Like most writers, I would never get anything done if it wasn’t for deadlines.
The problem I’m foreseeing, as I take more and more meetings with lit agents, is that deadlines simply aren’t going to be enough for my eventual literary pursuits. Books are mammoth undertakings that require hours, weeks, months of diligent work to finish.
Knowing when I have to finish that work by isn’t enough of a motivator to get me to take action now. After all, why would I start on something that’s going to take 100 hours when I only have one hour to write a review of a West Wing episode that aired almost a decade ago? And so on and so forth. Fact is, when someone tells me I have a deadline in a month, they might as well say, “This is a fictional assignment,” given how much I think about it on a daily basis.
I can’t even imagine what’s going to run through my mind when inevitably some mustachioed editor sits me down and exclaims, “Congrats! You have a book deal, and a year to write it! My mustache isn’t all that important to this anecdote!” Probably something along the lines of, “What’s for lunch?” for about 11 months.
Think about it this way: How many grad students do you know that have actually finished their dissertation on time? For the purposes of this article, it’s zero. Zero grad students. Zero.
I need to get better at parsing out the workload of book writing into manageable chunks to ensure it can all get done; then after that, do the work on those chunks. Which means I have to do what I’ve always done as a writer and lie to myself—pretend deadlines for smaller things are actually a lot sooner, and concoct elaborate scenarios that allow no option other than to actually get something done.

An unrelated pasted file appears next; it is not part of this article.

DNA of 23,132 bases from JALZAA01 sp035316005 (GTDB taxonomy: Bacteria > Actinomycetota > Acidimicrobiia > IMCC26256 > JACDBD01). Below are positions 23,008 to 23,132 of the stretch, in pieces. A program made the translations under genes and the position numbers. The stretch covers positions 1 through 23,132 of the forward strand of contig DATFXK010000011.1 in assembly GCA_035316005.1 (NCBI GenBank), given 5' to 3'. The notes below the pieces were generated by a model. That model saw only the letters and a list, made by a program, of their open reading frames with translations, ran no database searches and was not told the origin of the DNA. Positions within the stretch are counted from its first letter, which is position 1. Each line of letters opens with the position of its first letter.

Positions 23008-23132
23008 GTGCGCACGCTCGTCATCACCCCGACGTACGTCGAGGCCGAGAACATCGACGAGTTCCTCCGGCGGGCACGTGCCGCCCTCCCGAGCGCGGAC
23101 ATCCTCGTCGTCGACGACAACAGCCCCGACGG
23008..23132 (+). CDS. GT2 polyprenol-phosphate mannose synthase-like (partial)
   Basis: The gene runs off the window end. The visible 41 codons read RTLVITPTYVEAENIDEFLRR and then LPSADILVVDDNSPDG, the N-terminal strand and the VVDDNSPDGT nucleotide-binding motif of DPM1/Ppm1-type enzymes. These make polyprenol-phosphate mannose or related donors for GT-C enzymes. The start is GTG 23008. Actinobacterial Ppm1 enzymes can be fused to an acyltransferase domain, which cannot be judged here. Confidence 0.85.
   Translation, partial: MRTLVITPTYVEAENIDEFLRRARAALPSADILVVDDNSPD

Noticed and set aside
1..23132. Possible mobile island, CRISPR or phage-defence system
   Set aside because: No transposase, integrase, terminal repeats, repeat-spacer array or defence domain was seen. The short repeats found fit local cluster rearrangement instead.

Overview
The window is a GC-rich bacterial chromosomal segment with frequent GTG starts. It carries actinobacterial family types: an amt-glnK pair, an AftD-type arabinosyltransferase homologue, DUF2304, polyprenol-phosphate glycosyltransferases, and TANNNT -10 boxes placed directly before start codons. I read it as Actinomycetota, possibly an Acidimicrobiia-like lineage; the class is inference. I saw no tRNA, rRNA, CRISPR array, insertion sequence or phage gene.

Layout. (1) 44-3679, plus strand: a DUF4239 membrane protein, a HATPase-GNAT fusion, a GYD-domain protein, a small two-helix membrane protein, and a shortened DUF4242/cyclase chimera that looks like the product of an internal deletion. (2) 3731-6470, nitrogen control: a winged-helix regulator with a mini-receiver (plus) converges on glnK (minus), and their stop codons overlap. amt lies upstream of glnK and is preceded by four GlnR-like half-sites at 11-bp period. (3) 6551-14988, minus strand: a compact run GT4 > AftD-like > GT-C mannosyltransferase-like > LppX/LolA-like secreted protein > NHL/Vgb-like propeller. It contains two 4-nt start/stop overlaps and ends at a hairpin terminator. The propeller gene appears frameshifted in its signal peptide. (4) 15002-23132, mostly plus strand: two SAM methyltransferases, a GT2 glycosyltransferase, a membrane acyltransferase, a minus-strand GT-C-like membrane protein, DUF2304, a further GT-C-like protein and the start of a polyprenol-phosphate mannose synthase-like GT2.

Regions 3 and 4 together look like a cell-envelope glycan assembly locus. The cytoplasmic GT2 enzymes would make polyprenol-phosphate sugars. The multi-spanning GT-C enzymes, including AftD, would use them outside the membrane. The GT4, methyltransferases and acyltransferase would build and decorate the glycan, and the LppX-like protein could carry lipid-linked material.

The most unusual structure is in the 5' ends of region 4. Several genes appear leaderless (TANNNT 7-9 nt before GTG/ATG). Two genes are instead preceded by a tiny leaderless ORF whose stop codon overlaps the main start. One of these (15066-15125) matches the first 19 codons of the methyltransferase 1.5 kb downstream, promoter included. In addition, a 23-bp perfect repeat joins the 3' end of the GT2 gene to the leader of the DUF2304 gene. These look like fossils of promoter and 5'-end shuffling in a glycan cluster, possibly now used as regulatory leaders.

Here are a few of my favorite games to play with myself:
- Facebook has been wiped off the Internet. I imagine a shortage of oil and a lack of investment in renewable energy sources have rendered our planet in a catatonic state of powerlessness. There is no more electricity; everything is in chaos. So, obviously, there’s no Facebook.
- Reward myself with black and white cookies. If I finish 800 words, I go for a walk to the bakery down the street, purchase a black and white cookie (my favorite), and then I eat it on the walk back. Repeat as necessary until I have a strong aversion to black and white cookies, and I move on to black and white tar heroin.
- Write a word, do a push-up. A quick fix for 4.75 new words.
- Put the words down on paper, then transfer them to the computer. Be the guy at the bar writing in his notebook. Sketching in his notebook. Staring at you while writing/sketching in his notebook. Get up to go to the bathroom and lick your pen as you go, never breaking eye contact, in his notebook.
- I can only take Melissa Newman to the prom if I finish this part of a thing. I had a big crush on Melissa Newman when I was in high school. I can only take her to the prom if I finish this part of a thing.
- Dancing fingers. They’re dancing!
- New and interesting music to shift the mood. I’m getting really into “the sound of a single seal realizing that life is ultimately meaningless”, and The Doobie Brothers.
- The red squishy pillow. I have this red squishy pillow that I twirl around in my hand whenever I’m thinking of a new idea or working up the courage to start something new. I occasionally use it like a bat to knock around the exercise ball I sit on. Sometimes I throw the squishy pillow at the far wall, watch it sadly flop back to the ground, pick it up and start over again. I yell at it. It tears and showers me with foam confetti. Wait, what assignment?
- I make a comprehensive task list and diligently cross things off as I complete them. Yeah, right!
It’s important to note that when you play games with yourself, you always win! But also, you always lose. Bear that in mind, and buy me a black and white cookie when you get a chance. I’ve been cut off.